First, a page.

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Crisis management - failing to prepare is preparing to fail

07/02/2007

Pianificare la gestione della crisi è la chiave di successo delle aziende. Riportiamo un articolo di Michael Regester.

Proponiamo un articolo che ci giunge direttamente dall'Inghilterra. Lo firma Machael Regester, co-autore (insieme a Judy Larkin) del volume 'Risk Issues and Crisis Management. A casebook of best practice' (2006, Kogan Page), recentemente pubblicato dal CIPR e già recensito sul nostro sito.


Crisis management - failing to prepare is preparing to failIn most crises, because time is scarce and resource allocation critical, company executives need strategic guidelines on what action to take. Crises are often turning points in organisational life. They represent opportunities to establish a reputation for competence, to develop the organisation and to tackle important issues.
Taking action in a crisis can be filled with risk. A strategy is needed for deciding when to define a situation as a crisis, when to take action and when to work with others in solving the crisis. Crisis management is about taking control of what has happened before it engulfs the organisation. Planning to manage crises and issues is the key to corporate survival.
Those aware that any event, even a crisis, can be an opportunity to gain friends, to enlist support and possibly, to attract new customers or shareholders, are well prepared to take control. Failure to have in place tried and tested contingency plans for every kind of emergency means, when the unexpected does occur, a company will have difficulty regaining the initiative.
A second principle, perhaps of even greater importance, is that actions build a reputation far more effectively than words in advertisements or glossy brochures. In today's climate of corporate accountability, promises words alone are greeted with cynicism or disbelief. Such an approach can actually create a target for attack should the slightest lapse in performance occur.
Nothing pleases the public more than a fall from grace by the excessively righteous. Self-aggrandisement campaigns lack credibility because everyone knows the sponsor accentuates the good and hides the bad. The essence of good reputation rests not in trying to create a good story to hide poor performance, but in making management aware of the need to adjust performance so the actions speak for themselves. The guiding principles of crisis management are to:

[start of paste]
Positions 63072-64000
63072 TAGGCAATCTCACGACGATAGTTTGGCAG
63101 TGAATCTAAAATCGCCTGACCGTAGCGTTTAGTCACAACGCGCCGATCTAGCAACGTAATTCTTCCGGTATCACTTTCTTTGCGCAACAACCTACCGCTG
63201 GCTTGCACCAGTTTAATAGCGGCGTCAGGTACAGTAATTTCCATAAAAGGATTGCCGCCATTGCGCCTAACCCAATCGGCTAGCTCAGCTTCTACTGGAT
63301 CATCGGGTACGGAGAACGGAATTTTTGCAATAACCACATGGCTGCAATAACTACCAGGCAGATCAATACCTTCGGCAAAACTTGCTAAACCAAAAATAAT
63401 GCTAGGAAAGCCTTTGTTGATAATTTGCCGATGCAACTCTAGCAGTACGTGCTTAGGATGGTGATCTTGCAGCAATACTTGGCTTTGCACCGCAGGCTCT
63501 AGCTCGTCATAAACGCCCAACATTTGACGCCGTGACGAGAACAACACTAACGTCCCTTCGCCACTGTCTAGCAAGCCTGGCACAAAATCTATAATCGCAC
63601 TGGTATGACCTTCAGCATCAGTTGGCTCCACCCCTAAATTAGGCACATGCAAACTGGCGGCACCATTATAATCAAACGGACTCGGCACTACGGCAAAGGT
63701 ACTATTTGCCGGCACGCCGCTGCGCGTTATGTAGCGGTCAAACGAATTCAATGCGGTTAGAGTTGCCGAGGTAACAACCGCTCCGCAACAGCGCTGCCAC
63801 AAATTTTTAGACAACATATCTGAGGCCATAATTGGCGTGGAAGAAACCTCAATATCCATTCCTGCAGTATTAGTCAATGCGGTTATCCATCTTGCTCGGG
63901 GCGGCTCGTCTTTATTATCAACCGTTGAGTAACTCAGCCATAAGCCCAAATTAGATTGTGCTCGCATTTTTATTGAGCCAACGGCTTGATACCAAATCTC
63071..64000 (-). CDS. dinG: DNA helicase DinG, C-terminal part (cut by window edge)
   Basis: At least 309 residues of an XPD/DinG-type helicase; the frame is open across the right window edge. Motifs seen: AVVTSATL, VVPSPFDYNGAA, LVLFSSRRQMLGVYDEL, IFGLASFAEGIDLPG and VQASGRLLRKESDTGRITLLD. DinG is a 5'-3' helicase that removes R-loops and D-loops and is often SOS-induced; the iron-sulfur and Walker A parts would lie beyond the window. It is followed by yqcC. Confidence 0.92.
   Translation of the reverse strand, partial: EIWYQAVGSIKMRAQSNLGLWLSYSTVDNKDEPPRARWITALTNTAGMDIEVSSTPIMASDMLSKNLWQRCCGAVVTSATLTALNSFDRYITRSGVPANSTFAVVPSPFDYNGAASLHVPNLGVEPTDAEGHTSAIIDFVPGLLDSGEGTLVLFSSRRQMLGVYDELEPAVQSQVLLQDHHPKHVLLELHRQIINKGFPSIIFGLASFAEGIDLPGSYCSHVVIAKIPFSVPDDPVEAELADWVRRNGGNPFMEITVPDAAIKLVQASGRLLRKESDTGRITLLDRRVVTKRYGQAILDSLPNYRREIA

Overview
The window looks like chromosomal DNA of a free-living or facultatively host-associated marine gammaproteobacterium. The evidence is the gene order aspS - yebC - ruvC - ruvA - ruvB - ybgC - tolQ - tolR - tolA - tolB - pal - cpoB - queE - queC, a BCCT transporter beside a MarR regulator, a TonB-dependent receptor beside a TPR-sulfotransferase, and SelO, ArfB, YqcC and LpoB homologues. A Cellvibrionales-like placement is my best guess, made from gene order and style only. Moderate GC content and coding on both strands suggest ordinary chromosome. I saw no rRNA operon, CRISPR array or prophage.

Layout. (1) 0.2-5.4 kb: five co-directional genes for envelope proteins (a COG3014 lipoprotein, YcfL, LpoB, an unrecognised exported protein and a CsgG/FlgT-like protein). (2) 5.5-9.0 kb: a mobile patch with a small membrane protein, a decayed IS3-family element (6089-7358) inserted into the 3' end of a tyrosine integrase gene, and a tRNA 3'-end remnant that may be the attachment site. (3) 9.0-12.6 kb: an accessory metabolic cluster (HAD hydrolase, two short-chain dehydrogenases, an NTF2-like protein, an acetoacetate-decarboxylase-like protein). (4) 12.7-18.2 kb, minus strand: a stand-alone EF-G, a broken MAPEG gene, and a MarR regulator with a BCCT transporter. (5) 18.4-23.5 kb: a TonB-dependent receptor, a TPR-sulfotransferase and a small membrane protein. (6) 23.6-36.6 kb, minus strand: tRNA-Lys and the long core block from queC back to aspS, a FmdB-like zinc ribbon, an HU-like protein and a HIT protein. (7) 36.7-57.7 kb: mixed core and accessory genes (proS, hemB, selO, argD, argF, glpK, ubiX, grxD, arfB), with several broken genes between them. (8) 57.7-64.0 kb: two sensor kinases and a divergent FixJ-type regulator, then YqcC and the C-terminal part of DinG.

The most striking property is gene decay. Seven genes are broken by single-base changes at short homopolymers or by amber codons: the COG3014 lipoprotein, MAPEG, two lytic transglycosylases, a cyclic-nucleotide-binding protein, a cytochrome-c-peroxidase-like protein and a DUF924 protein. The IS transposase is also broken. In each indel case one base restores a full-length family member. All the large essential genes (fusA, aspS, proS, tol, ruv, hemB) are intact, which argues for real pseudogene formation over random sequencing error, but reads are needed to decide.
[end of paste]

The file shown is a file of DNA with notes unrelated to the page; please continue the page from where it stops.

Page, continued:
develop a company-wide positive attitude towards crisis management
gain senior management buy-in
match organisational performance with stakeholder expectation - build credibility by acting responsibly
seek and act on the opportunities during a crisis
The essence of crisis mismanagement is not to make a bad situation worse. Many would argue, for example, that President Nixon's cover-up of the Watergate break-in created a bigger crisis than the original transgression would have produced.
Successful management of the crisis is about recognising you have one, taking the appropriate actions to remedy the situation, being seen to take them, and being heard to say the right things. Companies often misclassify a problem, focusing on technical aspects and ignoring issues of perception. Perception is the reality.
Risk identification
A coherent approach begins with the identification of potential issues and crises. These may include:

existing situations which have the potential to become crises
crises a company has experienced in the past or other companies, in the same industry which might recur
planned activity which may meet with opposition from stakeholder groups
Companies then need to classify the potential risks and assess their possible impact. It is then easier to think through the logical steps which need to be taken in the crisis management planning process.
In short, planning for issues and crisis management may be summarised as:

classifying potential crisis situations
developing policies for their prevention
formulating strategies and tactics for dealing which each potential issue or crisis
identifying who will be affected by them
devising communication channels to those affected so as to minimise damage to the organisation's reputation
testing everything
Michael Regester 

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